When you write a short story, your story and characters need to be just as vivid and just as real as if you were writing a full-length novel. Creating intense images can be challenging since you have a very small amount of space to bring your characters and setting to life. Using techniques that make every word in your story count can help you make your story and characters more believable even with the smallest word count.

Use Figurative Language

Figurative language like metaphor, simile and symbolism can create vivid imagery in a short amount of space. When Shakespeare says that his love is "more lovely and more temperate" than a summer's day in "Sonnet 18," the reader has a much better idea of her beauty than if he had simply said she was beautiful. Use figurative language that appeals to all five senses to describe every aspect of your characters, your setting and even the actions in your story.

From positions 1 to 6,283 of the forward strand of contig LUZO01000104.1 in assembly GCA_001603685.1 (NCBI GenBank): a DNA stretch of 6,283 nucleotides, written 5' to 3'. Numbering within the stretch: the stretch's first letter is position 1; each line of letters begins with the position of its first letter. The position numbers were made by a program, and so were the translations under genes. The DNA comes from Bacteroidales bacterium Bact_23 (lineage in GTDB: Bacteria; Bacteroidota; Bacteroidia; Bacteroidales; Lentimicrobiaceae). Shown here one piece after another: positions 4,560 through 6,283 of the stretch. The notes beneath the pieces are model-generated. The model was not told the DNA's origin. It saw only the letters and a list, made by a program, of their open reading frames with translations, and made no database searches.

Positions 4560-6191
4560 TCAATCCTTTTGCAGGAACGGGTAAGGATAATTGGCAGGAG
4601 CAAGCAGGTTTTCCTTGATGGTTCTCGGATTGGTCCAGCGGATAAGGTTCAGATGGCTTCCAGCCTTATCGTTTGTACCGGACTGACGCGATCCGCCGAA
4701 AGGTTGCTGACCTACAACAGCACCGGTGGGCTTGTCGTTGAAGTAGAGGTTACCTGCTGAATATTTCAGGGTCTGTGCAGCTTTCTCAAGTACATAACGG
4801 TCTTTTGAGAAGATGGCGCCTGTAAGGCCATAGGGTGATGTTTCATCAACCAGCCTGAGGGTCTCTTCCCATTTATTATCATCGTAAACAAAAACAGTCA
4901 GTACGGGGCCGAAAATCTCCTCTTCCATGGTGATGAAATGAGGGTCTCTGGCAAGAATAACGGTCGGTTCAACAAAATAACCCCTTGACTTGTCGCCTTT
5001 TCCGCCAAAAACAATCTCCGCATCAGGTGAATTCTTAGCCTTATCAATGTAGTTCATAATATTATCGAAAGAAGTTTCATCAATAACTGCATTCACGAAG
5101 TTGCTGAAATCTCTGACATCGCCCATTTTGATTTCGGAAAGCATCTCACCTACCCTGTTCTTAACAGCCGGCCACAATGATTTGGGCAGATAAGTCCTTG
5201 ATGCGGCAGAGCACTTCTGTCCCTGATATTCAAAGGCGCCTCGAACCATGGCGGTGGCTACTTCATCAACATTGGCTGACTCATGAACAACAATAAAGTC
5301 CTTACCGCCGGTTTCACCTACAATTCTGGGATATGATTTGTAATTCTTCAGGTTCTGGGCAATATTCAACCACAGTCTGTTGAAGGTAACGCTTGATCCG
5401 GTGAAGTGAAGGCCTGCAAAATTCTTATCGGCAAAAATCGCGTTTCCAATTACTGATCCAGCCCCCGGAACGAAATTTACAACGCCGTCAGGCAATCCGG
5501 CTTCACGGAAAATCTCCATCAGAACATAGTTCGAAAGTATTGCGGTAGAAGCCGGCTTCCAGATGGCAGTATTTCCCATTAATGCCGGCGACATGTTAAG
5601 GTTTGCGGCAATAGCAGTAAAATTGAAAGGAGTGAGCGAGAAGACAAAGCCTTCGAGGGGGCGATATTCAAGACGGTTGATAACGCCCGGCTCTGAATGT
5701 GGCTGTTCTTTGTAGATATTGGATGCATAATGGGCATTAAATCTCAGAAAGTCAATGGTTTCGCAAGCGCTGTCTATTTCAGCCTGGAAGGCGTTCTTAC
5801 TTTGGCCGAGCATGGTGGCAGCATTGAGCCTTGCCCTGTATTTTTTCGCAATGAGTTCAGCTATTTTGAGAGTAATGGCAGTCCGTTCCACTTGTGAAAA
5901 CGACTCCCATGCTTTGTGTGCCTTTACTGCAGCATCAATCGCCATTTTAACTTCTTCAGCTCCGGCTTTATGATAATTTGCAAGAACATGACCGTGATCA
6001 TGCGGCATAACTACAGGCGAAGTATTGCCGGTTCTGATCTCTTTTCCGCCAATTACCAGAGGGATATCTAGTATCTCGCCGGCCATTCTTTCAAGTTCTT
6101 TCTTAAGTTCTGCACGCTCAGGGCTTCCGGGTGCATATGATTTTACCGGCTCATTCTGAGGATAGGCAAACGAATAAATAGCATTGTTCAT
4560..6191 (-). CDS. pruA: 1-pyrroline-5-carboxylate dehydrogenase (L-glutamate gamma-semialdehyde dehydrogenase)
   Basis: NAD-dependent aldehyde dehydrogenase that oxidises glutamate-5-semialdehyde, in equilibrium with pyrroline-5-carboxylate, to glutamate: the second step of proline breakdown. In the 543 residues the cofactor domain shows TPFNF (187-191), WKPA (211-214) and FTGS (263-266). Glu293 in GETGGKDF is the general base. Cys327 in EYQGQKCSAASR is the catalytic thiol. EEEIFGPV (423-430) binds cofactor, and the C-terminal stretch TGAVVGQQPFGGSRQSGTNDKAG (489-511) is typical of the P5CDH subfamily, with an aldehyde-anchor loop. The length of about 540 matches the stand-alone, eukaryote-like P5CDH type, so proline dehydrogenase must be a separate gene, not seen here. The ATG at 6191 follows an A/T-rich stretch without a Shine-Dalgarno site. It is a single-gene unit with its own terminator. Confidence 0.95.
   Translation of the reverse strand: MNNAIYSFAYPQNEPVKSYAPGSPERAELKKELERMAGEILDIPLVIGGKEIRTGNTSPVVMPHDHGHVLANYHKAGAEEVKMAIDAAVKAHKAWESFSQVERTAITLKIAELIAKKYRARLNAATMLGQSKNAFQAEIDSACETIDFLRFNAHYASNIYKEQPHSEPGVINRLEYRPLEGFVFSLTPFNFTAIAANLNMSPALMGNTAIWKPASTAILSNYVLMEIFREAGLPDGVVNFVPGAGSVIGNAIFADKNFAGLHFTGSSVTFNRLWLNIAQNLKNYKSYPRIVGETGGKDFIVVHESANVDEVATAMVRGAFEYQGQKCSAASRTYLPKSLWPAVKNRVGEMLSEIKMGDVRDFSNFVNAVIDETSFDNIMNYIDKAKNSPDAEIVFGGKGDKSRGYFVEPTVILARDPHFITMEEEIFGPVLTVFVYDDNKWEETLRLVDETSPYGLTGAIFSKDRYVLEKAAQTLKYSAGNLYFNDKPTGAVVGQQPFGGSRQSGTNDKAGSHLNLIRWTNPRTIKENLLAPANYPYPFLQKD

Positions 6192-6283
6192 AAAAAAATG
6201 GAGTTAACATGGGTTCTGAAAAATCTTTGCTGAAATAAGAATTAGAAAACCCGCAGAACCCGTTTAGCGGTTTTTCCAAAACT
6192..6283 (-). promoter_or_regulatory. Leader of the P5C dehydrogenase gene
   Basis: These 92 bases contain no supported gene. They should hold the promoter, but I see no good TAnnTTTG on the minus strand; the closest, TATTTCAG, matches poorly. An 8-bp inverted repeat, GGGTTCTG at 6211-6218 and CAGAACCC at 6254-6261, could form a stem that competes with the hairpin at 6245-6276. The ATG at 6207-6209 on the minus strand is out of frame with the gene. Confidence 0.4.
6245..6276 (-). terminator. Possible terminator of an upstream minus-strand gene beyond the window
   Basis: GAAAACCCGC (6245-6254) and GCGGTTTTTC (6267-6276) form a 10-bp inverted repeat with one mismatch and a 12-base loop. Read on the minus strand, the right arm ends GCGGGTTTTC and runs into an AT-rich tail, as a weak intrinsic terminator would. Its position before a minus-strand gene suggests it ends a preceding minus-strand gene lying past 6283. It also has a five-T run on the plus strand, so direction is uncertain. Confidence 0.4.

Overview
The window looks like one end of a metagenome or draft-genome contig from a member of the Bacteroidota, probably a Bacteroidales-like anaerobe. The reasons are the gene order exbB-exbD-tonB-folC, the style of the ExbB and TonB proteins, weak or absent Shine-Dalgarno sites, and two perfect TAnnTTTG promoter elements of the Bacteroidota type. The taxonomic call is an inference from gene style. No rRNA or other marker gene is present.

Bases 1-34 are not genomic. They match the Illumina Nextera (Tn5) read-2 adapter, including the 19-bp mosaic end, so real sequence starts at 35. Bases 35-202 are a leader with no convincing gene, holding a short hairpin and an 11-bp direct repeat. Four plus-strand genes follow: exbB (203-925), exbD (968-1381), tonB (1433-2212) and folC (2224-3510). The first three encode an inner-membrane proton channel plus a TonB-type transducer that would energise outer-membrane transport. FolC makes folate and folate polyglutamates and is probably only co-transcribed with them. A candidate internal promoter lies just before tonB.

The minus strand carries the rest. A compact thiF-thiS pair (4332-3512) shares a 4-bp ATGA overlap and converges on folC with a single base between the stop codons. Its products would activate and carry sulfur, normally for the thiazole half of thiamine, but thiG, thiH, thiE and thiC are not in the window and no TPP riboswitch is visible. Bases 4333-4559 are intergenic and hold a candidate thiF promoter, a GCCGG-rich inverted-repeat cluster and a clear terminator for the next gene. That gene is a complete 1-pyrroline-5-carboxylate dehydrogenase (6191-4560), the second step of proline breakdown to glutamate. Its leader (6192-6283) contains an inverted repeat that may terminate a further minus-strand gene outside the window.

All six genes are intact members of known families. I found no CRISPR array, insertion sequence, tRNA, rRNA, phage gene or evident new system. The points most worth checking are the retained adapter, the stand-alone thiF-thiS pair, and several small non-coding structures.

Create Unexpected Contrasts

Cliche is a sure way to make your story dull and flat. To create vivid imagery, you must choose descriptors that are unexpected. One way to do this is to create contrasts that your reader won't expect. For example, you can describe something in terms of senses that aren't usually associated with it, such as describing a baby as "brawny" or a woman's hair as "mellow." Aim for originality in every description so that your readers can see your characters and setting in a new way.

Use Concrete Descriptors

Don't waste a single word in your story that doesn't make it more powerful. For your descriptions, that means cutting out unnecessary fillers like "really" and "very." Don't use several words where one will suffice. Instead of saying that a character ran very fast, say that he "dashed" or "sprinted." Use action verbs and be precise in your word choice. In some cases, you may need to use more words. For example, saying that a woman is "pretty" does not create a vivid image. Saying that she has "crystal blue eyes, porcelain skin and raven hair" creates a picture of her beauty.

Show, Don't Tell

It's one of the most important rules in writing for a reason. "Showing" your reader characters and events means creating pictures of what's happening instead of just telling what's happening. Instead of saying that your character is angry, describe the white skin on his knuckles as he grips the phone, the short answers that he gives and the stiff way he holds his shoulders. Avoid narrating an event, and paint a picture with your words.

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